User Interface (UI) design.

The software might have a bunch of useful features but if it looks weird, the chances that people will use it go down dramatically. Yes, there is a ton of software that still uses the Windows 3.1 look and feel and people use it – but that’s more out of habit because those products have been available for decades. 

For a new kid on the block, it’s important to look good – or at least clean and understandable. 

User Experience (UX) design.

Following up on the previous point, your product might have great features and might look great, but if the user doesn’t understand how your product works… well, he won’t use it. 

User experience design is not so much about graphics as about psychology, ease of navigation, and the smoothness of a flow. 

Clickable prototypes are very helpful here because a potential user or investor can click around to see the connections between different screens and how the app should work.

Who are the main target audiences for the Prototype?


Investors need to clearly understand what exactly they are investing in. After all, the development of the software or app isn’t cheap, but if the investor sees the potential, the ROI would be justified and more ensured.

Prototype in this case helps to show the investors something more concrete than just telling them how wonderful your product is or showing them a pretty presentation.


Many startups fail because their founders think “We came up with the perfect solution to the problem!”, develop the app or software, release it to the markets, spend a fortune in marketing… and realize that users didn’t have this problem in the first place or didn’t think that a solution is needed.

It’s important to test out your ideas with real-life people. You might have stumbled upon a diamond, but unless people realize the value of your diamond, it’ll just remain to be a fancy stone that no one needs. 

In this case, a prototype is very useful because you can create focus groups to get feedback and adjust the flows or features. As an owner of the idea, you already know why this is such a cool thing and you also know how it should work. But an average person,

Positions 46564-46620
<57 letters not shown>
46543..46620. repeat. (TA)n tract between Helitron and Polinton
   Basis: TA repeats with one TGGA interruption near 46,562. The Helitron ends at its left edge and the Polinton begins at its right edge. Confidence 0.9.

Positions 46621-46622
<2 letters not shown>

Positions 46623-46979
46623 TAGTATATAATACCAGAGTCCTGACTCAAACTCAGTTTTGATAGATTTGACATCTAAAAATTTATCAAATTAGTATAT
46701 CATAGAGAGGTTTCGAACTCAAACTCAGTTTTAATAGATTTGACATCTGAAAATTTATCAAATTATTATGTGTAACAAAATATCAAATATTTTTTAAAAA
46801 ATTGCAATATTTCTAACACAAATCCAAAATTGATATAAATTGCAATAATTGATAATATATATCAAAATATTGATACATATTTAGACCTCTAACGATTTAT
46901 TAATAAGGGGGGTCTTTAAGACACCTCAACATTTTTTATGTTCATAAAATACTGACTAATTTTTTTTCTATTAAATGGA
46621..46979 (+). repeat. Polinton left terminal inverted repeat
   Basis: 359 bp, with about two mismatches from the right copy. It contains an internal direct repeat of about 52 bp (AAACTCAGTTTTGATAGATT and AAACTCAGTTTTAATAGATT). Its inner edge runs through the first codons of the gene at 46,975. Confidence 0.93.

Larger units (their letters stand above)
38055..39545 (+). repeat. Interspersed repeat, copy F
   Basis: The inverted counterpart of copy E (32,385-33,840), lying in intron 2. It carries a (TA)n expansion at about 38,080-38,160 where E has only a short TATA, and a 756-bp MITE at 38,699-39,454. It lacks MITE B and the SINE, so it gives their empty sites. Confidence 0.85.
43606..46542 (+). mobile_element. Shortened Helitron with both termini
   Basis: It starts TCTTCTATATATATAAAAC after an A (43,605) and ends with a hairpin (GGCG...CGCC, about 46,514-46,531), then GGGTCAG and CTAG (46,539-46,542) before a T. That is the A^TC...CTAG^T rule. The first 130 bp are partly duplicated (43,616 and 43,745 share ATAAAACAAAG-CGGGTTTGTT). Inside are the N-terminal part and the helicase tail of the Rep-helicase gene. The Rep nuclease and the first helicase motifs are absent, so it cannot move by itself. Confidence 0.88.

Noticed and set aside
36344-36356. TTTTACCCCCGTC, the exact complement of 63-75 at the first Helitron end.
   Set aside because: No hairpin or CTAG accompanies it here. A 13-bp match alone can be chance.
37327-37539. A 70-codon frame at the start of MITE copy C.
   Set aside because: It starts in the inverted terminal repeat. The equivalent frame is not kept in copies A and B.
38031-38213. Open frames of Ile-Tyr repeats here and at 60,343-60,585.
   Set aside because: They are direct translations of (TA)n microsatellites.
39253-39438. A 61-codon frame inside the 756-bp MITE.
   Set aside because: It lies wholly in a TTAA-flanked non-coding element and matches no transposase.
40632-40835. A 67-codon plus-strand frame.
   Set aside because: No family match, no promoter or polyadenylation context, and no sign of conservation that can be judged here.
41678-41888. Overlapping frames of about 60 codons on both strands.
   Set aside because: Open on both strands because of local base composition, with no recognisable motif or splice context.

• needs to be sold the idea
  • needs to intuitively understand the value, and 
  • needs to know how this particular app or system would make their personal or work life better.

What you should know about developing a prototype?

The process of preparation of a prototype depends on the business analysts you work with (it’s better to choose companies that have experience with your particular industry because they might know the hidden challenges) and on how well you, as an idea owner, understand what you want to achieve with this product. 

Abstain from the idea that your product is so necessary that once you tell people about it, they will immediately fall in love with this solution.

They won’t. 

Therefore, start with defining a clear target audience – not just “male-female, from 3 to 99 years old, everywhere around the world.” Unless you’re LEGO, this isn’t your target audience. Start smaller, start more concrete, and grow from there.

  • What is the overall business goal you want to achieve for your business?
  • What are the monetization options for your product or service?
  • Write down the list of features you think are important
  • Think of the flow you envision for your users to go through
  • Who are your users – what are their demographics? What do they do? Where do they live? What languages do they speak? What do they do for a living?
  • Who are your users – are there different types of users with different features or flows?
  • Who are your users – what levels of access do you need in your product?

The clearer the picture is in your mind, the easier it’ll be to create a Prototype.

How much does a prototype cost?

The price greatly depends on the tasks that are expected to be done or analyzed. If it is something small, for example, researching if the service can be integrated with another third-party system, it can be as low as $2.5K. If, however, you need an entire large product to be assessed from scratch, the Prototype can be up to $20K or more. 

The average price for a prototype at HUSPI starts at $5K-$10K.

Should you invest in a prototype when you can spend these finances on development? Yes.

Creating a prototype, in any way, costs less than developing the product. Consider it a type of insurance before you spend even more money in case your idea needs a pivot or should be scrapped altogether. 

Besides, as we mentioned earlier, it lowers the cost of further development because you figured most of the things out in terms of the flow.

Would you like to get a prototype estimate?

Book a call with our experts

Feel free to drop us a message regarding your project – we’re eagerly looking forward to hearing from you!